In 2005 the Bankruptcy Abuse and Prevention Act went into law. This act made filing bankruptcy more complicated than it had been before. The credit card companies heavily lobbied for stricter requirements for filing bankruptcy.
If you earn more than your states median wages, you may not be able to file Chapter 7 bankruptcy. In Chapter 7, you can liquidate all of your qualifying debt within three to six month. You will still be able to file Chapter 13, this type of bankruptcy typically takes anywhere from three to five years, and you will be put on a court-approved payment plan to repay your back debt. At the end of the repayment period, any qualifying debt will be eliminated.
When determining if you pass the means test, your trustee will take into account your family size and the amount of debt you have. Your living expenses will also be accounted for when determining if you qualify.
Debtors considering bankruptcy must attend credit counseling. This counseling is to give the debtor options on how to handle their debt. Some counseling agencies will strongly suggest getting on a repayment plan. Be careful of this option, as the counselor may be getting a commission from the credit card companies. Or if you are to pay a monthly amount to the agency, how much does the counselor get from that. These options are in the counselors best interest and not necessarily yours.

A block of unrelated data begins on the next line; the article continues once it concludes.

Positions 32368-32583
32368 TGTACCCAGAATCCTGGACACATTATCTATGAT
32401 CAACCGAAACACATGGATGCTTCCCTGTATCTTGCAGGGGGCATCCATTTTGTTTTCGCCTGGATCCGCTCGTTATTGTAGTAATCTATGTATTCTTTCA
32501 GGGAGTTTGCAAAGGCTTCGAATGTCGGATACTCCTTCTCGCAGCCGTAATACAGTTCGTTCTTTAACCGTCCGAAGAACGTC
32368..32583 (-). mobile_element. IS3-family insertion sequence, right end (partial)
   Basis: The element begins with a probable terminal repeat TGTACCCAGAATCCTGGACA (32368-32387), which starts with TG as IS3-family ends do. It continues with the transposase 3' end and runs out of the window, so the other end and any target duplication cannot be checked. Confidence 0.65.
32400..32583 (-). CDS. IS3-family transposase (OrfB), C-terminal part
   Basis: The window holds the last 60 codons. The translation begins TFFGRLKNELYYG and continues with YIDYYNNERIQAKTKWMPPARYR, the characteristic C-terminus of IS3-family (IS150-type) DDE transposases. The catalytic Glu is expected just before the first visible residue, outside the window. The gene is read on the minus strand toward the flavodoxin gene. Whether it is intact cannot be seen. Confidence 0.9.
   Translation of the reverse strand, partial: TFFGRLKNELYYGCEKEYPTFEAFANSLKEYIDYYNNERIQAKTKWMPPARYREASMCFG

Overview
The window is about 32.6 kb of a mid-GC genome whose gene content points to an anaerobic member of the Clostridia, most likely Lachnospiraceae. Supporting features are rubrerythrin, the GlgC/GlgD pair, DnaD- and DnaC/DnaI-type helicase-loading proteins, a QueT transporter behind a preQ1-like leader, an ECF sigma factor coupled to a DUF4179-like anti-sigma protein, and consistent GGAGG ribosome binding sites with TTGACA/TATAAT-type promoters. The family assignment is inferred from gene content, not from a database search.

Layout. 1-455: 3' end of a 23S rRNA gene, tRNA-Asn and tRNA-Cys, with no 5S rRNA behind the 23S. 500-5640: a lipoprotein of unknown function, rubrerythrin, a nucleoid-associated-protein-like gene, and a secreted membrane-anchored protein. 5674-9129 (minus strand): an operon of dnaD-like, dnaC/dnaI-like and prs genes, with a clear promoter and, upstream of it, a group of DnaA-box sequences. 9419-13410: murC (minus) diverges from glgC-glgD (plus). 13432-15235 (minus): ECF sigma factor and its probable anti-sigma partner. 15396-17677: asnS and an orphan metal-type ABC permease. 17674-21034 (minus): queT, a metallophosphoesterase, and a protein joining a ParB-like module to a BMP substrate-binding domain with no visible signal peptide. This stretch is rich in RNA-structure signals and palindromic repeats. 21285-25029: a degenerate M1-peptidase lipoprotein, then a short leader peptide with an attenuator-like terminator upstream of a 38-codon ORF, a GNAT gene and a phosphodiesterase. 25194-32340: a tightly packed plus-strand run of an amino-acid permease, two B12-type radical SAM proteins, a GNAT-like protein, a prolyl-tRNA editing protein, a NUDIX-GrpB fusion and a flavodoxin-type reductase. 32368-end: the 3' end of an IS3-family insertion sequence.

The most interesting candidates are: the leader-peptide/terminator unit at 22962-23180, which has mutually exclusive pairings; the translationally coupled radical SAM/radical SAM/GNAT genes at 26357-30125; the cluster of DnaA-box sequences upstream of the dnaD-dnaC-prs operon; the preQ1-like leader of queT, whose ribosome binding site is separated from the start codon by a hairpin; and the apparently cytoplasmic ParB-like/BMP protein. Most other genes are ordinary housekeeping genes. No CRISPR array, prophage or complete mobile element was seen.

When the law passed, a second type of counseling was required before you could get your debt discharged in bankruptcy. The debtor education course must be from an approved list of agencies from the U.S. Trustee’s Web site.
With the means testing and additional counseling sessions, more paperwork has been added to the case. Additionally, now lawyers must attest to the accuracy of the debtor’s information being submitted to the court; this requires more time and costs to the bankruptcy case.
If you are considering bankruptcy, contact a Plano bankruptcy attorney to find out if you can get a fresh financial start.